If he totally refuses to help with the toys, and starts yelling and screaming at you about it, well that's where I move on to the parent imposed consequences. I'd explain calmly that if he is unable to help pick up the toys, the toys are going away for a few days. Give him another chance to help, and then take the stuff he has left out and put it on a high shelf somewhere for a day or two.<br><br>
Also remember that just because your parents expected things from you, and punished you with spankings etc for not complying, doesn't make it right. I think we can tend to do what our parents did out of rote, or because we minimize the pain caused by their 'punishments.'<br><br>
The whole 'I'm the boss, you're just the kid' thing might look pretty on the outside, but I think it's really bad for kids and for the parent-child relationship. Ask yourself if that is how you want your relationship with your son to be? I think there can be a middle ground, where the parent gets respected without the child being demeaned. Kwim?<br><br>
I think you need to a) reduce your expectations that he will cooperate every time and take on big tasks alone, and b) find some tools so that you don't feel so helpless in dealing with him.
 

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Transition cues: I've noticed that a lot of kids this age tend to do better with a cue, such as "a few more minutes to play then time to go!" or "almost time for dinner, Bobby". Sometimes parents are a little sudden in their demands. It would be like a dh telling you to get out of the shower RIGHT NOW, yelling, because he wants you to pick up your underwear off the floor. 3 yo's are learning so fast and so constantly, yours could be "in the middle of something".<br><br>
Setting up for good behavior:<br>
"I need a helper, anyone want to be my helper?" I need a squash-squisher. Okay, now that's fun to a 3 year old. mashing a bowl of squash with our hands can't be beat. but there is still a choice to be a helper or not. When it's that enticing to help, it feels good to the kid, it's fun, and after mommy is sooooo grateful for the helping. (But then if kid does not help, no problem, it was his choice, just needs more opportunities for the set up.)<br><br>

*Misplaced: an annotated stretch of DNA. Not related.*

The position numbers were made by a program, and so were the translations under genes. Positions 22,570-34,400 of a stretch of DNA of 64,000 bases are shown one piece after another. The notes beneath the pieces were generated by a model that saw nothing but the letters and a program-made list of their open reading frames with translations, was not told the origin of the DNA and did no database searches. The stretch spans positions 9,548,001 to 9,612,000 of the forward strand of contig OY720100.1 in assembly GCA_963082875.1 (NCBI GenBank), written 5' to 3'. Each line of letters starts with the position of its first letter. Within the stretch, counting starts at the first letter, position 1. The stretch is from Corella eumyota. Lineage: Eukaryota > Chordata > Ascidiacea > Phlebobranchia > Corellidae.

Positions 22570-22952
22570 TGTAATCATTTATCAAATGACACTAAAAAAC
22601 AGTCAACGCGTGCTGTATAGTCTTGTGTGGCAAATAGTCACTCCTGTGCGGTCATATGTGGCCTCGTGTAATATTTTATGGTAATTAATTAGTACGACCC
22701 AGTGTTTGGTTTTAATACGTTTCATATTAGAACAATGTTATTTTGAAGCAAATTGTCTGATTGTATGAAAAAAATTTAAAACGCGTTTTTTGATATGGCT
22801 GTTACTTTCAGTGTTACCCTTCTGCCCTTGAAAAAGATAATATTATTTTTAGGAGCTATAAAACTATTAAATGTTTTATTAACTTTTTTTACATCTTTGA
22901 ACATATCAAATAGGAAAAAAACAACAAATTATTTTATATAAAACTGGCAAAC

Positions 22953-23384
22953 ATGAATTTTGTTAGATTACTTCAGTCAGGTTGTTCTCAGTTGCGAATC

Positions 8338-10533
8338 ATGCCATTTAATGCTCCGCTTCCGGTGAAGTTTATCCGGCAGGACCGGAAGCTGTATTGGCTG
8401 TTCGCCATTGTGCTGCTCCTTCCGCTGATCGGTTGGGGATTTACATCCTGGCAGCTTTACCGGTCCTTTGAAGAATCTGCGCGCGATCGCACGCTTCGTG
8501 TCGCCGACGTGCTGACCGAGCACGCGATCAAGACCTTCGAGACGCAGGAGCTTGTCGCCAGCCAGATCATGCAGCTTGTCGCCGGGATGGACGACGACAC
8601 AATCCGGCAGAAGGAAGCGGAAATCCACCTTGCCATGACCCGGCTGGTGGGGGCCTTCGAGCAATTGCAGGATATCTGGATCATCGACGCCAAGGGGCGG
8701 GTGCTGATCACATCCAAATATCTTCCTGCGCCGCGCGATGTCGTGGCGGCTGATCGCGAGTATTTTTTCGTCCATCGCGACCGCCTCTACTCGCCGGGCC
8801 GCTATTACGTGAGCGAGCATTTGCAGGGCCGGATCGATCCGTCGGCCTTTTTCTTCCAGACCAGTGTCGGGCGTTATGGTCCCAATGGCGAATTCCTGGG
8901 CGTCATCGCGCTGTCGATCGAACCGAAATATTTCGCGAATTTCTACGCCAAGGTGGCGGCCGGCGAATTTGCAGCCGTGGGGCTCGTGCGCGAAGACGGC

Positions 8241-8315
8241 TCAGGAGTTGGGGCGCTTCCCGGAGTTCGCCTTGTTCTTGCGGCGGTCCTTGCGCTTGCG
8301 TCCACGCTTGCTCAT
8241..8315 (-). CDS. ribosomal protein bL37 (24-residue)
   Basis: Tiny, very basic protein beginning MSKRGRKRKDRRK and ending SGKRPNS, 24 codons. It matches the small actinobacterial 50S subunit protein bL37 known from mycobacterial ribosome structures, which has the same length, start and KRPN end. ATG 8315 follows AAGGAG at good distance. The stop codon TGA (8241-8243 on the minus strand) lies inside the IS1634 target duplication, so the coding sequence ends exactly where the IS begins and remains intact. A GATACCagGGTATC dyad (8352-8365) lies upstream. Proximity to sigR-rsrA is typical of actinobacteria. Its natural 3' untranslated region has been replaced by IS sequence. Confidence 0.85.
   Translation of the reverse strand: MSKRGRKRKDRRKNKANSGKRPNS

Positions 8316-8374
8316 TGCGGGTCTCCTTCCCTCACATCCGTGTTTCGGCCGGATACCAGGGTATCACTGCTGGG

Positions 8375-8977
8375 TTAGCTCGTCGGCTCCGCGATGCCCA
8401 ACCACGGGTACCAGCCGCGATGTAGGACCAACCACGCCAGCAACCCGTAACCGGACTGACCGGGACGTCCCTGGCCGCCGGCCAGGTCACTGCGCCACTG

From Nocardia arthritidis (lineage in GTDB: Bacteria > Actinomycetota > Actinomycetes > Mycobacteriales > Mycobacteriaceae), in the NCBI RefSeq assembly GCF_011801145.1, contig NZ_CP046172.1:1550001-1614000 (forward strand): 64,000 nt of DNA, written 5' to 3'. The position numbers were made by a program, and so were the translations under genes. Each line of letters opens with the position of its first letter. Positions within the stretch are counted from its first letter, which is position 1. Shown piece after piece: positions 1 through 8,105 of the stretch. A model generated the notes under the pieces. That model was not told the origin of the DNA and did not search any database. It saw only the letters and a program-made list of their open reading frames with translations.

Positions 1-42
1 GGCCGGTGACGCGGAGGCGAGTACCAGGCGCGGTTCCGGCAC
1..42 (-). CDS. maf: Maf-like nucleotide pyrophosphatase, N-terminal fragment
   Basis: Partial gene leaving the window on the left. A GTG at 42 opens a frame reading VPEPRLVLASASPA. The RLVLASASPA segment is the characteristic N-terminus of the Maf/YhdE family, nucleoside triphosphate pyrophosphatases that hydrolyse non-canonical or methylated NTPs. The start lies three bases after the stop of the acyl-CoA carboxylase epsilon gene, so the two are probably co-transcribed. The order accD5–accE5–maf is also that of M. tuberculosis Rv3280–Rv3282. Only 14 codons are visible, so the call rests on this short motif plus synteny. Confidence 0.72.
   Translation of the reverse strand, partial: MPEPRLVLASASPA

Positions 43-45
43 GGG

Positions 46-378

hanging out:<br>
It's so important at that age especially to get on down on the floor and play. Not only is it fun, it gets you closer into what the world is like from his perspective. It will also keep you from becoming the "god" in the house who runs the show by ordering everyone around (just a guess because your fam of origin sounds like mine was--a battleship)<br><br>
little steps: do commands now and then that you KNOW child is already about to do--like, kid has one cookie--loves em--you give him one more cookie and say "I would like you to eat this cookie too" and then a follow up: I'm very pleased that you did like I asked you to. Holy cow, compliance is wonderful!<br><br>
the trick always is making the setups for success unimportant things --that way you can keep your cool and practice your nonchalant attitude if he doesn't engage with them. Like--setting up for success in the toy aisle at the grocery might not be the easiest place--you really WOULD need him to leave soon.